This document is intended for developers who have joined a project that already has BLT installed. It is a quick-start guide for getting your local development environment set up and getting oriented with the project standards and workflows.
If you are attempting to add BLT to a project or create a new BLT-based project, do not use this document. Instead, refer to Installing BLT.
If you have been directed to this documentation by a project that’s using BLT to accelerate its development, testing, and deployment, we recommend exploring all of the BLT documentation first. Here’s what’s most important to do and know before getting started:
BLT is distributed as a Composer package. This means that the
project you are working on requires BLT as a dependency in its
composer.json file. This also means that you don’t need to install or
configure BLT globally on your computer, or as a separate tool—run
composer install on the parent project and install a bash alias (as
described below), and you’re ready to go.
You will need some project-specific information to set up your local
environment, specifically whether you are using a virtual development
environment (for example, Cloud IDE), and the name of your mainline
development branch (
main). This should be referenced
in your project’s README file.
If you need help, talk to your project team first, since they may have already encountered any issue you are experiencing. Then post an issue in the BLT issue queue. The issue queue isn’t only for bugs—we welcome feedback on all aspects of the developer experience.
Verify that your local system and network meet the BLT system requirements. Also ensure that you have dependencies installed for any virtual development environment.
Since BLT makes use of a variety of best practice development tools and processes (including Composer and Git), you should verify that you have the necessary skillset to develop with BLT.
Fork the primary GitHub repository for the project you are developing.
Clone your fork to your local computer. By convention, BLT refers
to your fork as
origin and the primary repository as
If your project uses separate
git checkout develop
With Composer already installed, run the following command:
Install the BLT Launcher:
At this point, restart your shell for the alias work.
Acquia recommends that you take advantage of one of the many virtual personal development workspaces that are available for development. Acquia recommends that you use Cloud IDE or Lando using the Acquia recipe.
You must run BLT commands inside the virtual environment. For example, if the project is utilizing Lando:
Start the VM:
Build and install Drupal:
lando blt setup
If your project does not use a personal development environment, or your terminal session is already running inside the container(s), BLT commands can be run without the Lando (or other) prefix.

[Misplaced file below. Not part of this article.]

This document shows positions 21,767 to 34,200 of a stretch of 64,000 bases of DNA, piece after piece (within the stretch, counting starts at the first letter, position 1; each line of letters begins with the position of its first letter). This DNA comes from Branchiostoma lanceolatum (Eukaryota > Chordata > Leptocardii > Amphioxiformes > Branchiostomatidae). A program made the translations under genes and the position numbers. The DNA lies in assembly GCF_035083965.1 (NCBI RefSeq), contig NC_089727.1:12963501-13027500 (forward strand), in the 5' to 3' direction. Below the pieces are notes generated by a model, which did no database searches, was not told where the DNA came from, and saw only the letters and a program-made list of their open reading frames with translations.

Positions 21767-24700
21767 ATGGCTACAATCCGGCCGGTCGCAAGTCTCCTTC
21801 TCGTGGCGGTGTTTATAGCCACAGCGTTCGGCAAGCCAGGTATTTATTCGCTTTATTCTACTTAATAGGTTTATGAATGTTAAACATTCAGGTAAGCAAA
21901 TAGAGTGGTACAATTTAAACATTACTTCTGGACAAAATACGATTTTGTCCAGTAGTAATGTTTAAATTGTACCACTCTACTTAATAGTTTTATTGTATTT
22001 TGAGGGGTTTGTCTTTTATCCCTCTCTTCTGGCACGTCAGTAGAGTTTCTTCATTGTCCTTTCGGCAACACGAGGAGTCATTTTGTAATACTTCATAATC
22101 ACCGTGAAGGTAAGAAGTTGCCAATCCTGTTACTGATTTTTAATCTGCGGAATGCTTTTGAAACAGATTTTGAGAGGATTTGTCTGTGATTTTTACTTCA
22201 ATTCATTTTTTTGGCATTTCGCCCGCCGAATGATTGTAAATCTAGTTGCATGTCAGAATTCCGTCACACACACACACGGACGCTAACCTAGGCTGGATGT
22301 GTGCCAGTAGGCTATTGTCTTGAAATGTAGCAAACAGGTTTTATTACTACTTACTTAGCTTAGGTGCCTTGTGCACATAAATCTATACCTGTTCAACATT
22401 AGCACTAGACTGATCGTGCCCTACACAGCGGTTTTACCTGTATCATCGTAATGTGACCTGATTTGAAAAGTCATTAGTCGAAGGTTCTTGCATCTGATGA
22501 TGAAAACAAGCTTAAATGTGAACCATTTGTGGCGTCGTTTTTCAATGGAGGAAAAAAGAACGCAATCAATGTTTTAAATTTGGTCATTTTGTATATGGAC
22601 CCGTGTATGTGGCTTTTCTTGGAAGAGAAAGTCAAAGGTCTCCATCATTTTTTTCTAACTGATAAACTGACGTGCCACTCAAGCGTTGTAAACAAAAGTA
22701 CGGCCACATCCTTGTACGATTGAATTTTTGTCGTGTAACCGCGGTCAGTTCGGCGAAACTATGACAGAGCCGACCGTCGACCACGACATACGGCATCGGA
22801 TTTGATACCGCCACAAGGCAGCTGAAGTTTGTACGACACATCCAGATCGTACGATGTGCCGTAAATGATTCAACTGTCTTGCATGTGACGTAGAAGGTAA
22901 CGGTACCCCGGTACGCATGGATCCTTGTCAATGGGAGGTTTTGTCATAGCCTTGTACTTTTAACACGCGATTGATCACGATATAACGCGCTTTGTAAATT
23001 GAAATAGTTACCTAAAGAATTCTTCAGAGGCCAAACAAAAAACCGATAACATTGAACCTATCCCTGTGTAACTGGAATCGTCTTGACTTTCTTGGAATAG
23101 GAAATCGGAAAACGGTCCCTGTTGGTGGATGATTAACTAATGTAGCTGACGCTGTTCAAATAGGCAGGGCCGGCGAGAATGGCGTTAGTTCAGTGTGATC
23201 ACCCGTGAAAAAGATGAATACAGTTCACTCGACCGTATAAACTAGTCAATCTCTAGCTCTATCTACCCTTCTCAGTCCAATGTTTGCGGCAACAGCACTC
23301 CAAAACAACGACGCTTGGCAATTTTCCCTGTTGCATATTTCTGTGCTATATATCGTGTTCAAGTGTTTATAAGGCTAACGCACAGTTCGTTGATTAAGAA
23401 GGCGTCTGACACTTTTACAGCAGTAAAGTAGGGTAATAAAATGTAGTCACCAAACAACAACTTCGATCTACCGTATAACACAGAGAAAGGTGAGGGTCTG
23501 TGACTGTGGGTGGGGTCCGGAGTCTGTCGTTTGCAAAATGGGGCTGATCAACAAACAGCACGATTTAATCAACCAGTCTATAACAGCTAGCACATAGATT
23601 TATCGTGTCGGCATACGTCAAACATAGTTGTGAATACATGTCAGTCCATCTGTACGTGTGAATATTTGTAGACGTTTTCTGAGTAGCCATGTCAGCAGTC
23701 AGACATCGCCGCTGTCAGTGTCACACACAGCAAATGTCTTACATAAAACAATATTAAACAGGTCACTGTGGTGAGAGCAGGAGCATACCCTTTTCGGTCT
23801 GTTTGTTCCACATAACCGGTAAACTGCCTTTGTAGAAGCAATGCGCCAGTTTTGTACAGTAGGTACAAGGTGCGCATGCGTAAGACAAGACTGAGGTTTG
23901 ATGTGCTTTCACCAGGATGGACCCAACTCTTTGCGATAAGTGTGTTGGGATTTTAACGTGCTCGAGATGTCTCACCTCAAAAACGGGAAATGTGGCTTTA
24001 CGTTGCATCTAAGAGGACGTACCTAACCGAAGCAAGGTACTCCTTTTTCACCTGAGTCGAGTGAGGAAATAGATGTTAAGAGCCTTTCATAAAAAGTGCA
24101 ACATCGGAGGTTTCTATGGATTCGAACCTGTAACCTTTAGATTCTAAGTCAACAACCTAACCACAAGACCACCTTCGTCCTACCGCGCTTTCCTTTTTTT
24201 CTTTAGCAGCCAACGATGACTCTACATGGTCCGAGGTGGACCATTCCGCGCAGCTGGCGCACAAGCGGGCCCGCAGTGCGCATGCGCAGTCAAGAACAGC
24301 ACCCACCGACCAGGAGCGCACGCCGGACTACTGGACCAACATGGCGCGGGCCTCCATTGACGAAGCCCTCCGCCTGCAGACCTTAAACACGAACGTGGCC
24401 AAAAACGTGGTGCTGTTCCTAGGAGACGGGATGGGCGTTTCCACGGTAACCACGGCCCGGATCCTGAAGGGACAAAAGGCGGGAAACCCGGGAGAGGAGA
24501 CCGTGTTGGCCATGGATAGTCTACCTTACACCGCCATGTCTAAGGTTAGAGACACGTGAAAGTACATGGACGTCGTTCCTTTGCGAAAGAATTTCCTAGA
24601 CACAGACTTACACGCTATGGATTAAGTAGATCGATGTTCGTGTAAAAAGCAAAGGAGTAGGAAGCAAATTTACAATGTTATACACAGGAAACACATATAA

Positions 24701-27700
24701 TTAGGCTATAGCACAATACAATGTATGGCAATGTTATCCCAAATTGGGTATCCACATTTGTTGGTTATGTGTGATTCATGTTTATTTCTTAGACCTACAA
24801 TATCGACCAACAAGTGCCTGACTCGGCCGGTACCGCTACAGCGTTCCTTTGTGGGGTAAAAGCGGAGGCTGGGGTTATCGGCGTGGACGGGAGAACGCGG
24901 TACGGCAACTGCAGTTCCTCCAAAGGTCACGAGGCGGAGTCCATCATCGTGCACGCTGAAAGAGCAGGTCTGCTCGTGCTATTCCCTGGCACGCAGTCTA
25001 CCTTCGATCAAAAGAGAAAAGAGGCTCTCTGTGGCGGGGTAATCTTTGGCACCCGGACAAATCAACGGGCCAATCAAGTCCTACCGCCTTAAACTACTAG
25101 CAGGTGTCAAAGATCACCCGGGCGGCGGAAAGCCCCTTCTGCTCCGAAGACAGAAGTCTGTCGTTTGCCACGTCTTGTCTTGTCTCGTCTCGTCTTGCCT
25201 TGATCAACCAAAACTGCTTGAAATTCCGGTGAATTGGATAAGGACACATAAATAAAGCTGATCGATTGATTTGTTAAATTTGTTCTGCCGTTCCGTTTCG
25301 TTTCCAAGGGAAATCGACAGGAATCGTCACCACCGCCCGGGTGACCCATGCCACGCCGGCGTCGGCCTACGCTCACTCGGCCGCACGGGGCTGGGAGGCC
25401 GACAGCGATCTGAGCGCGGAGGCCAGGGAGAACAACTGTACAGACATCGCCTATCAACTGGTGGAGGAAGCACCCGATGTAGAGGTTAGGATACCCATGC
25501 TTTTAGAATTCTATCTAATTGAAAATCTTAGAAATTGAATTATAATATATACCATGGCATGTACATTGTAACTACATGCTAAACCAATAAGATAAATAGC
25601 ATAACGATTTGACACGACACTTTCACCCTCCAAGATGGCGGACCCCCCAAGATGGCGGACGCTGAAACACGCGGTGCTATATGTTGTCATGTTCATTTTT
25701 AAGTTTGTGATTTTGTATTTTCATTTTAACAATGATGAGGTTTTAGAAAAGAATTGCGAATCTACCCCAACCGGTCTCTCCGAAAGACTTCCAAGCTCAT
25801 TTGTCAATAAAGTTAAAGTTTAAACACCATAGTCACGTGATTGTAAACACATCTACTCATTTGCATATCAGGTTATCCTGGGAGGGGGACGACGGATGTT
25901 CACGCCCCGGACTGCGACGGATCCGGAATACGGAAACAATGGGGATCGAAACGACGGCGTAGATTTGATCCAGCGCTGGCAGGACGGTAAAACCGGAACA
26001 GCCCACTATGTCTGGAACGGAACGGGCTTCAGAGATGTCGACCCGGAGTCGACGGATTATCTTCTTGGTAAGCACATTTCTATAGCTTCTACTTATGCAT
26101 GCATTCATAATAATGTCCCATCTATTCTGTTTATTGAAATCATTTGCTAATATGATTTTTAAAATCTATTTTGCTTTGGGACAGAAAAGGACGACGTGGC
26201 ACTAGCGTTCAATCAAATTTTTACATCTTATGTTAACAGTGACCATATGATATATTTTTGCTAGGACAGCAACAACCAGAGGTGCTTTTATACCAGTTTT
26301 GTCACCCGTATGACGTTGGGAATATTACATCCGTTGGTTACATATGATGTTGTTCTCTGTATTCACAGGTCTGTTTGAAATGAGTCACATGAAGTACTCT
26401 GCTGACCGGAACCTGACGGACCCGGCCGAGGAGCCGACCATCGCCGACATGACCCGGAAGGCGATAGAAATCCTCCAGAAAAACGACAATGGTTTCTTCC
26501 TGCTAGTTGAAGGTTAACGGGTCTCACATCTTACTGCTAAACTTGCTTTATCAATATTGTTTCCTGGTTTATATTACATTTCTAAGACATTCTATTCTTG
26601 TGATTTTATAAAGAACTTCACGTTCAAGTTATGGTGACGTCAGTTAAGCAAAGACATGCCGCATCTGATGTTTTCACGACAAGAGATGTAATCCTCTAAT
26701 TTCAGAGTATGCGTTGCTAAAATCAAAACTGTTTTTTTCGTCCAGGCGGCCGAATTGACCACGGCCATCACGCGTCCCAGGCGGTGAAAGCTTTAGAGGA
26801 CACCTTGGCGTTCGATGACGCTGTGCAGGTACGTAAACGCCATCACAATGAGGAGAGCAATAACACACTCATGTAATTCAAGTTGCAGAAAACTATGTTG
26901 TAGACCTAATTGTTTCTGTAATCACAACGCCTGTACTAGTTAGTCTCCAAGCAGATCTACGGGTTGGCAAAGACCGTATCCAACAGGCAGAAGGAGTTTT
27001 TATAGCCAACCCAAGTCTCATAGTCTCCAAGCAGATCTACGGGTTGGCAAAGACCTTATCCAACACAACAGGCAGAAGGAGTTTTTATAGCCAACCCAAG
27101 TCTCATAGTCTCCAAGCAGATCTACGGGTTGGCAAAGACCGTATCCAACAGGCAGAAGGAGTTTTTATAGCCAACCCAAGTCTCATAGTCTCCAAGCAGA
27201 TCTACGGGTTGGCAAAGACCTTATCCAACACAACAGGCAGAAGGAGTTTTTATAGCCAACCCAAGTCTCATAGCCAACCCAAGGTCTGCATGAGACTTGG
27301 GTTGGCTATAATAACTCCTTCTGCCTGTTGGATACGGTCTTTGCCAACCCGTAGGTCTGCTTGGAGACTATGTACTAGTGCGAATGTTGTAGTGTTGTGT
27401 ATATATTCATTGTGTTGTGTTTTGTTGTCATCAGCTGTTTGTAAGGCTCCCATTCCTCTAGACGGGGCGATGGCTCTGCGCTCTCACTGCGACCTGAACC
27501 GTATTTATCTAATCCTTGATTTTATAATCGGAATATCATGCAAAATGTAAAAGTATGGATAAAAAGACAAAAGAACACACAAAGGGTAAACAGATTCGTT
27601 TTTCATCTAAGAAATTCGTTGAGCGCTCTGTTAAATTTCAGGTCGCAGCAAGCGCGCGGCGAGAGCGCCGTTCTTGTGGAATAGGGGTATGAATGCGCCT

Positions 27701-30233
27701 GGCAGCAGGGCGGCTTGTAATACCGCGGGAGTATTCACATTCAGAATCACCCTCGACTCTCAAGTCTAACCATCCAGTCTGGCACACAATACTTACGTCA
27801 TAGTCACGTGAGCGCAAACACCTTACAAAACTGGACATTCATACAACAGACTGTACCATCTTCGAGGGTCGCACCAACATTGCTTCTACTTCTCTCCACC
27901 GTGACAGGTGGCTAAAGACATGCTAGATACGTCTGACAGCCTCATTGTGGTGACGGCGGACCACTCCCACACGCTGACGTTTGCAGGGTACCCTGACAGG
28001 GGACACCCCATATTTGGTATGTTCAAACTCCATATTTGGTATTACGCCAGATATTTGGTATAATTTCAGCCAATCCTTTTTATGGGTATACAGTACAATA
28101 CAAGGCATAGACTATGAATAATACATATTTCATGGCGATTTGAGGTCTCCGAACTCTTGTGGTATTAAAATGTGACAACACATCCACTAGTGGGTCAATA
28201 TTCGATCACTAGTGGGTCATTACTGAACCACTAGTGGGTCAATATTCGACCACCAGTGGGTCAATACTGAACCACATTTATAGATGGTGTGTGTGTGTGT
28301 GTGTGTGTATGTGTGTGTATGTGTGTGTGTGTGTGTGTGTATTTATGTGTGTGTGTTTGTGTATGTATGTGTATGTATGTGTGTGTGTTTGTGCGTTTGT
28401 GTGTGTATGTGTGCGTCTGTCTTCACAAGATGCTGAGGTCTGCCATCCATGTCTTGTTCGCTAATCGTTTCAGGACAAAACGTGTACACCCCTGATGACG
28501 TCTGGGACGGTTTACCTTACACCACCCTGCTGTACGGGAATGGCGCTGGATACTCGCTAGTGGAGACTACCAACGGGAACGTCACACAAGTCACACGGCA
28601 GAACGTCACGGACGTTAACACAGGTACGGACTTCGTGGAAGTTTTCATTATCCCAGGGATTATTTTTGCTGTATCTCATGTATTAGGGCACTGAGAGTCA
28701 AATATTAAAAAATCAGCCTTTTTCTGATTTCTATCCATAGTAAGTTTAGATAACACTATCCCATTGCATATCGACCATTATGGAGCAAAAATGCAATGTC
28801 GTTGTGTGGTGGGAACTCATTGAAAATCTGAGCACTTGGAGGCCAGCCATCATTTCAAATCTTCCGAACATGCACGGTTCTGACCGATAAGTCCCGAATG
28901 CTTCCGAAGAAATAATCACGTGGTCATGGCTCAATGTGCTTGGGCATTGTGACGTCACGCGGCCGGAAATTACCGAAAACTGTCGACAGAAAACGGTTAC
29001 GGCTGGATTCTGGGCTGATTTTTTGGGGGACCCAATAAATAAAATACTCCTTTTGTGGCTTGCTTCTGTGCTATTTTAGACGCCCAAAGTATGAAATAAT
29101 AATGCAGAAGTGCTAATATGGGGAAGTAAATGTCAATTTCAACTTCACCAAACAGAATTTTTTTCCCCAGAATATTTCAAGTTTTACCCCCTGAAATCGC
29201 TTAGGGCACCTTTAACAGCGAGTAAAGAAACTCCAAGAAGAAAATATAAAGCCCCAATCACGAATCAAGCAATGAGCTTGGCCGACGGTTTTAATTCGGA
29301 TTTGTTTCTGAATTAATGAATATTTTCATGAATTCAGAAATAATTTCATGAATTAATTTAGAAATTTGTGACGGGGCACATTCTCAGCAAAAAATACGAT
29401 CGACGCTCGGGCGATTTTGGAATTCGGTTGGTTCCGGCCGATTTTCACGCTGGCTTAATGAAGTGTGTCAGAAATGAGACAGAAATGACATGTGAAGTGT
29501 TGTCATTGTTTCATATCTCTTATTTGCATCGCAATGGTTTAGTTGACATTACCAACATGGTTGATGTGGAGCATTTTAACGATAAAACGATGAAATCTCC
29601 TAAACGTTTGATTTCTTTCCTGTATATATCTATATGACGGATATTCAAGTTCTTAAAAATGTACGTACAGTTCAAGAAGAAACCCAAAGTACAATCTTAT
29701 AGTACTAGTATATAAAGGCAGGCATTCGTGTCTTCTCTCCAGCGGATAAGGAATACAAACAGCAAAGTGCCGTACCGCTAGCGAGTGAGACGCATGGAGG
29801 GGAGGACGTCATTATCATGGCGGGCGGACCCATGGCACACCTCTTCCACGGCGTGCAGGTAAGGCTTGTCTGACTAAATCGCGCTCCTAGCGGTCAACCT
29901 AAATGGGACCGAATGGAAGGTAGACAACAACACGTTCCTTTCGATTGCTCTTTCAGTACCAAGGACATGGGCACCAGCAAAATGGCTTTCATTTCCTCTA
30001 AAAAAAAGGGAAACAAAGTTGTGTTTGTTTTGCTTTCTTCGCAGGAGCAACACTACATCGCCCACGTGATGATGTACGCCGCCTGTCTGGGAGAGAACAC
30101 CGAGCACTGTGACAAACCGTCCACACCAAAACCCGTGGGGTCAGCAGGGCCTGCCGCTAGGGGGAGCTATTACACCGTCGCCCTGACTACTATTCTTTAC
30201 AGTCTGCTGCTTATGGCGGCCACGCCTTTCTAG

For more information about setting up a local *AMP stack or virtual development environment, see Local development with BLT.
As development progresses, you can use the following commands to reset your local environment (typically perform a git rebase and/or create a branch):
blt setup to rebuild the codebase, install a clean Drupal website
from scratch, and run schema and configuration updates (most commonly used
early in development).
blt sync to rebuild the codebase, synchronize a database
from a remote environment, and run schema and configuration updates (most
commonly used later in development).
Each of these commands is a wrapper for several more granular commands that
can be run individually if desired. For instance,
blt sync runs
blt drupal:update which runs the necessary Drush commands to update the
database and import configuration. For a full list of available project tasks,
blt. For more information, see Project tasks.
For readability of commit history, set your name and email address properly:
git config user.name "Your Name" git config user.email [email protected]
Ensure that your local email address correctly matches the email address for your JIRA account.
The project is configured to update the local environment with a local Drush
alias and a remote alias as defined in
blt/local.blt.yml. Given that these aliases match those in
drush/sites/, you can update the website with BLT.
To more easily identify developers in a project, be sure to set a name and profile picture in your GitHub profile.
When working with GitHub, the hub utility can be helpful when managing forks and pull requests. Installing hub can depend on your local environment, so follow the installation instructions accordingly.